Legitimation by affliction

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Transcending and overshadowing all forms of knowledge in the political process is a kind of knowledge we call “moral knowledge”.

“We are having many talks with the teachers´ associations, we are in permanent contact with the association of special needs teachers, also in permanent contact with the parents. The third level is that of personal experience, when you know someone from your circle of acquaintances or your governmental district, then, of course, this is a personal experience not at all insignificant, because this is a very personal story, when you have somebody in your family with a disabled child, then it is a very personal issue. That leaves an impression on you, when you see that not everything is going the way it should be” (I11: 88-93).

This criterion of personal experience or affliction obviously can include very different knowledge elements ranging from professional competence to subjective and singular experiences. In contrast to scientific policy advice, such a “symbolic representation” based on the reflection of the “professional or social attributes of a certain population group” creates an aura of legitimacy which, “however, is neither founded on rational knowledge nor on representation of interests with regards to content” (Brown & al., 2006, 31), yet this claim to knowledge from a “normative status” might suffice to be heard as a legitimate speaker for a certain topic. But personal experience is only one way to create such a “normative status” to make believable knowledge claims. Transcending and overshadowing all forms of knowledge in the political process is a kind of knowledge we call “moral knowledge”. By the seemingly intransparent terminology of „moral knowledge” we mean something not at all that obscure, when we remind ourselves of how we understand knowledge in this context: it represents a fixed and - until further notice - unquestionable coordinate from which further (communicative) action can start off. There are few if no other social elements of knowledge as commonly accepted and effective in this function as moral knowledge is. There is no knowledge whose political usability cannot be negated or neutralized when it is considered immoral, just as there is no knowledge that does not gain a bigger political weight if it is considered the „right thing to do” by moral standards. Moral knowledge is obviously not delivered by scientists or experts, nor is it ever „new” or topic-specific knowledge, but it is nonetheless mobilised frequently and to be taken into consideration when making political decisions that attract great public attention and are supposed to achieve acceptance. Moral knowledge is sometimes readily combined with self-stylizations from the respective party-programme, e.g as a "democratic” or "social” etc. party, but just as often can eradiate a believability and importance of its own.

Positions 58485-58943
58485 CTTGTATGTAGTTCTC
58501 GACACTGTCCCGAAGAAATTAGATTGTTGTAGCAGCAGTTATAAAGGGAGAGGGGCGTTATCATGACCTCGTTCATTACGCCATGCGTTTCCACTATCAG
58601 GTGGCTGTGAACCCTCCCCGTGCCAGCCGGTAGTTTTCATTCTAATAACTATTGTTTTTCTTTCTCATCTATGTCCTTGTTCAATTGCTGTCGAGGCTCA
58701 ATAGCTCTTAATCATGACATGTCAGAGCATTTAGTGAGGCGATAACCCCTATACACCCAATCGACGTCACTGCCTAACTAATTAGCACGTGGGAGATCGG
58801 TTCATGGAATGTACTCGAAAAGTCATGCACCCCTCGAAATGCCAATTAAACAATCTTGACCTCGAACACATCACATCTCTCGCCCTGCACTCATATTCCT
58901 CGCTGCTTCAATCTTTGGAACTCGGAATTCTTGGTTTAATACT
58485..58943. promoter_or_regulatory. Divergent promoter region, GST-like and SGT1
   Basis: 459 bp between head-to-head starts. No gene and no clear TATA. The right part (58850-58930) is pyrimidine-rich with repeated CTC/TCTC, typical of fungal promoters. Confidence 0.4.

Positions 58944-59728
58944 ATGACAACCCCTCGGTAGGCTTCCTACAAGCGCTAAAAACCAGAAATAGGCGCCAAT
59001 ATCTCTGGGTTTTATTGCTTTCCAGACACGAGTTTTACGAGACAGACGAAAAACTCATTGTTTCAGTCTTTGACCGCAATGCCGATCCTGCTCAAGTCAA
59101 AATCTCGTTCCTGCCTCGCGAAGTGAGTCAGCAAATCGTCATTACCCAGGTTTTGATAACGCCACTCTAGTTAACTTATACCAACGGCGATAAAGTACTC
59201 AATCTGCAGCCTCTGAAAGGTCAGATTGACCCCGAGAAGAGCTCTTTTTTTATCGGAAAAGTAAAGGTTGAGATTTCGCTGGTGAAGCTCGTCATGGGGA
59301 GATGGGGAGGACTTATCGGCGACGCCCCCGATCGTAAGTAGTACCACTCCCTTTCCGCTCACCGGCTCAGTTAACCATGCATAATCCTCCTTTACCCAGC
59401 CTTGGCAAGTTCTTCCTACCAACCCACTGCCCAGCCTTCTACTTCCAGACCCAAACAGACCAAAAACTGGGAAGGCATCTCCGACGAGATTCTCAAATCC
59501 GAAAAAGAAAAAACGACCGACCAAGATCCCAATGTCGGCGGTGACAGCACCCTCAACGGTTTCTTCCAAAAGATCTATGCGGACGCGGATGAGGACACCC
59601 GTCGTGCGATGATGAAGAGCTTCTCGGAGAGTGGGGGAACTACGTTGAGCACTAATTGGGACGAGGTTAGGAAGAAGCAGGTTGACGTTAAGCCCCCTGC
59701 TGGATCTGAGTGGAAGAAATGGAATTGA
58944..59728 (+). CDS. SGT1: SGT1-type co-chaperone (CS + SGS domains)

"So, as long as we don´t dissolve this `equality of learning goals´ and say: `listen, we don´t get anything from giving this child D´s and F´s as grades...´ [I1: But doesn´t the Law order the teachers to do this?] Yes, but one has to try and create an equal situation, you know, integration doesn´t mean just to squeeze a child in somewhere, integration means to take equals seriously and being equal to others in the limits of one´s own possibilities. That means, if nineteen children get grades, and one doesn´t, what do you think how that one child feels? Like a leper, not of the same value, this is shaming, and nothing more” (I9: 186-195).

While the opposition parties obviously apply moral knowledge elements that favour equality and integration, the majority party CSU cannot afford the lack of making moral claims of their own, representing the continuation of separated special needs and general schools as a means to secure individual assistance and as a “protection zone” for the special needs children from often harsh social situations and high demands in general schools.

"[..] To simply send a child in there and say: `Break a leg´ [laughs], that´s too little. The disabled children are supposed to get something out of this, and in this age spectrum, where it sometimes gets really ugly, when the children are entering puberty, that´s when children can be unbelievably cruel, you know, that´s not the love ideal of Walt Disney, that´s pretty harsh what the children are doing to each other then. [..] So, these were the considerations, and we said: `We cannot allow everything, the final decision [about the choice of school] cannot be with the parents. That´s not so easy to tell the concerned parents, that´s hard“ (I20: 861-870).

These moral claims allow the speaker to justify or criticise all kinds of derivations made from them. They are a resource to morally “charge” or transform pieces of mere information or subjective experience into plausible, common and relevant knowledge, i.e. a fixed coordinate for further action instead of just blurry feelings or singular events. The knowledge produced hereby is not to be underestimated in its effect, as its generality supports its impact in fractional or parliamentary debates, as well as in explanatory and legitimatory communications with the public and, maybe not even least, in the conviction and fervour of the decision-maker him- or herself while pursuing the political goal.

NASSEHI A., VON DER HAGEN-DEMSZKY A. & MAYR K. (2009), The Amendment of the Bavarian Education Law in 2003: A Long Way towards Inclusion, Report, 19.

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